“Of course,” he told CNN’s Dana Bash.
But then he tried to flip the question on its head. “I’ll ask you another question,” he said. “How come we’re not asking, more often, the women, ‘Would you be willing to put a man on the ticket?’ ”
That response drew swift reaction on social media, where people called his remark tone-deaf.
Activist and food blogger Jerry James Stone tweeted: “oh @Hickenlooper, this is an easy q to answer. What percentage of the US population is women. And what percentage of Congress is women? Women are underrepresented. Men are not. It is that simple.”
Derek Johnson, executive director of Global Zero, tweeted: “I don’t know, maybe because men aren’t underrepresented in politics and wield disproportionate power in this country? This isn’t hard, @Hickenlooper.”
Democratic strategist Symone Sanders, former press secretary for Bernie Sanders, tweeted: “There has literally never been a ticket in either one of the major political parties without a man. LITERALLY NEVER. E V E R. That is why we aren’t asking the women about men on their ticket, Governor. Geesh.”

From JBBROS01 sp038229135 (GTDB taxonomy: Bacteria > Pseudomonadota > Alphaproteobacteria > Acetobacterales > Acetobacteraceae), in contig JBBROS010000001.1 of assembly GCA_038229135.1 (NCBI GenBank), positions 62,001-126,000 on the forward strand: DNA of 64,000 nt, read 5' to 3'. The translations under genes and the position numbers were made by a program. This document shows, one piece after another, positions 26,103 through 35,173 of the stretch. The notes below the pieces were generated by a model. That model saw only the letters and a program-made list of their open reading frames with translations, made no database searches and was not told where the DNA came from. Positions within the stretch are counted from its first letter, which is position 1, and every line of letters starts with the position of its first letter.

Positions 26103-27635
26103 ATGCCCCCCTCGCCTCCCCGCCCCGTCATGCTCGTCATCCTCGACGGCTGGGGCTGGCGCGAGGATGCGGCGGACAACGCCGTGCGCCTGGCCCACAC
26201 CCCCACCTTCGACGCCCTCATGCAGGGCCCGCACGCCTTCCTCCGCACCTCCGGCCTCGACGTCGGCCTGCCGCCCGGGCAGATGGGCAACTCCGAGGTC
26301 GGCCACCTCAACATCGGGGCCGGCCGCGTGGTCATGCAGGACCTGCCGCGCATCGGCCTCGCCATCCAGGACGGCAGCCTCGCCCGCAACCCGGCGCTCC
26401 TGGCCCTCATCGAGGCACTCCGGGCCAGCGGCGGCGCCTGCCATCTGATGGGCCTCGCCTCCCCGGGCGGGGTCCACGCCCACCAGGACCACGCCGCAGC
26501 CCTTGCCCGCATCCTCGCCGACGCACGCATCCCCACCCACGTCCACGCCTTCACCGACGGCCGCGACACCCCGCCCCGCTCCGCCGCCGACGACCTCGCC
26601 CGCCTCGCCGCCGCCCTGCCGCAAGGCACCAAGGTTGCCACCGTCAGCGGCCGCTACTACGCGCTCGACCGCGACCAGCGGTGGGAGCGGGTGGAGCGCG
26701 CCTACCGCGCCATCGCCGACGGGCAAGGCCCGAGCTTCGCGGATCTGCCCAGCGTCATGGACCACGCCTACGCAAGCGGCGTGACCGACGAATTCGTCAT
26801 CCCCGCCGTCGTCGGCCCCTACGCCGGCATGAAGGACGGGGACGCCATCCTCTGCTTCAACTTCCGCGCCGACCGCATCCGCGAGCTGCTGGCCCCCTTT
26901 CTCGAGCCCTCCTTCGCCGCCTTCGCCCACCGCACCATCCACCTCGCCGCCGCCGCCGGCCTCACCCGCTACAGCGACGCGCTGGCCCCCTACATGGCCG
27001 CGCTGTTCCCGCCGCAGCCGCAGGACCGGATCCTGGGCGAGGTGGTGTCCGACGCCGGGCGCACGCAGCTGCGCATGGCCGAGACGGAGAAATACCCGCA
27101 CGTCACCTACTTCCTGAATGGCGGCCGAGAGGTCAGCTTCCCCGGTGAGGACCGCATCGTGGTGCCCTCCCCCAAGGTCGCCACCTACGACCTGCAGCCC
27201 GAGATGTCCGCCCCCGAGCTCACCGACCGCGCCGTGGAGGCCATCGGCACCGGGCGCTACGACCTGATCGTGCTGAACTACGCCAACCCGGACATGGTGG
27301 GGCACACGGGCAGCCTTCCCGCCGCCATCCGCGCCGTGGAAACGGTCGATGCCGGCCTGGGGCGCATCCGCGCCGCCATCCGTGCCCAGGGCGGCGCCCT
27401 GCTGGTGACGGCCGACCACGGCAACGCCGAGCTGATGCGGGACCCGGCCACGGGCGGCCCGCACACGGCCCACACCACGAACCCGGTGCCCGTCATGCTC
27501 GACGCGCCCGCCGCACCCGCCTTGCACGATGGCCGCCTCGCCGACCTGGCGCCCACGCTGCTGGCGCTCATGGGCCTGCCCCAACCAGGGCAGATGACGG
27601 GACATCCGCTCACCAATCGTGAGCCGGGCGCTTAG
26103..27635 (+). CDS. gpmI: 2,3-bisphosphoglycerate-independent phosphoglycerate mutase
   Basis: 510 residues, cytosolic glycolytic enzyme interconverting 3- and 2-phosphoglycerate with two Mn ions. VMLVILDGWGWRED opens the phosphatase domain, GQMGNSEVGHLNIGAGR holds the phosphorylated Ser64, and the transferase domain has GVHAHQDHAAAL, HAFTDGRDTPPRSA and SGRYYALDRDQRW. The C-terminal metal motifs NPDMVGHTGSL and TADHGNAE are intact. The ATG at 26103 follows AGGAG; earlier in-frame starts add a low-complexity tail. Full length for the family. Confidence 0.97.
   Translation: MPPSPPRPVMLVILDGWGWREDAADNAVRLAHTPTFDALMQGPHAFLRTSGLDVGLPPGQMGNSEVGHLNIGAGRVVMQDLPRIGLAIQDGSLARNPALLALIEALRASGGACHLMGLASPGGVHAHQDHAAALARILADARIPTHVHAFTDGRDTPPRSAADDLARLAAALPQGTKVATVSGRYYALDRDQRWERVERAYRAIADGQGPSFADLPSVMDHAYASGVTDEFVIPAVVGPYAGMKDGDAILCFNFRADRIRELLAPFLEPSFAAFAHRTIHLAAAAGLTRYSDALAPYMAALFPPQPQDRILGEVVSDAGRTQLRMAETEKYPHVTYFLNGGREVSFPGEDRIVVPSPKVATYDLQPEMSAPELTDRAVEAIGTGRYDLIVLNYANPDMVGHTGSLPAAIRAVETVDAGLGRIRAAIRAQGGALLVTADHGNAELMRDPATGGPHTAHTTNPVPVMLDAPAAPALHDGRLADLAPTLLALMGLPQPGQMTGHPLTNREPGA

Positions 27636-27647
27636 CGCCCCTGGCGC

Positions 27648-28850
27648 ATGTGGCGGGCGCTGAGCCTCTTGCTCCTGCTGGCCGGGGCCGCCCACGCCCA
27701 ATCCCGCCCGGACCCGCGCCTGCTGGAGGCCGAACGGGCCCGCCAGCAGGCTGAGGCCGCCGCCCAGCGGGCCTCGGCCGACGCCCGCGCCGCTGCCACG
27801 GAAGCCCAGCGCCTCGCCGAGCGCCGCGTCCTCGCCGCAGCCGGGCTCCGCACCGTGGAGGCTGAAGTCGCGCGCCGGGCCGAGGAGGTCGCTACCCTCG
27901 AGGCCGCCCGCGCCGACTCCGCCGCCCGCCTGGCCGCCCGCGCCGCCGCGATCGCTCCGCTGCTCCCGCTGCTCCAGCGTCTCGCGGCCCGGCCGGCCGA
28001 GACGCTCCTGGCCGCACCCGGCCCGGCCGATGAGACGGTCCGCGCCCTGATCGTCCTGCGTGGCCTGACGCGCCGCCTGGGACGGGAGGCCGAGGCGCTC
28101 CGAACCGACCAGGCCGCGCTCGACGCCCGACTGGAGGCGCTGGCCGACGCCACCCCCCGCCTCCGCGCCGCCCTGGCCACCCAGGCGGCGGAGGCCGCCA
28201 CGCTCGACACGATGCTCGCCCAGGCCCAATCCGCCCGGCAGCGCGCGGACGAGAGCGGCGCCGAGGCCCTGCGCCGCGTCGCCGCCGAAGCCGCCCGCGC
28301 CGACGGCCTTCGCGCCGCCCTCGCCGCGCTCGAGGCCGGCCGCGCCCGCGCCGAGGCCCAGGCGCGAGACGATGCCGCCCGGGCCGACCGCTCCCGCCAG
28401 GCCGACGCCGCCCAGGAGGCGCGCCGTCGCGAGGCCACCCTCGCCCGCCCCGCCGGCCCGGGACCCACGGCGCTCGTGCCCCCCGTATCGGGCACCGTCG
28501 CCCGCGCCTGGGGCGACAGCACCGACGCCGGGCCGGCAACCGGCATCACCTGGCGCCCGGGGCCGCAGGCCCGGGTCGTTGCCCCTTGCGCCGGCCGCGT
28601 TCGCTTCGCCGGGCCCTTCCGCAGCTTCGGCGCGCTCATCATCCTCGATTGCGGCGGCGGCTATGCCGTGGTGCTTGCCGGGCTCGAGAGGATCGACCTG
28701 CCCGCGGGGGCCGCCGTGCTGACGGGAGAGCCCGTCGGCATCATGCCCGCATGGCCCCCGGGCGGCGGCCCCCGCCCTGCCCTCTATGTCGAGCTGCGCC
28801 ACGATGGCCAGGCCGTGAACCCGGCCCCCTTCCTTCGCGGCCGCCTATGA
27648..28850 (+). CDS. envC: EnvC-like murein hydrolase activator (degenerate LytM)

They’re right that Hickenlooper’s question missed the point. The top ticket of the major U.S. parties have included just three women ever, even though, as The Washington Post’s Catherine Rampell previously wrote, women are more likely to vote than men.
After the pushback, Hickenlooper’s team offered an explanation. His spokeswoman Lauren Hitt said that he was “making the point that the media too often discounts the chances of women winning the nomination themselves.”
Historically that may have been true. But several women are running for the Democratic Party’s nomination, and have received significant attention and coverage. Hillary Clinton was treated as the front-runner for the Democratic nomination in 2008 and 2016, when she ultimately secured it. Hickenlooper’s explanation just doesn’t hold up.
And Hickenlooper, a centrist businessman, could have just as easily asked: “Why aren’t women asked if they will run another woman? America is ready for both of its top leaders to be women!”
This far out from the general election, Hickenlooper’s response is not likely to cause him major issues, but it’s not likely to help much, either. If he is hoping to break through to voters, he is going to have to communicate that he is as aware of the issues affecting women as many in the base are demanding from their party’s next leader.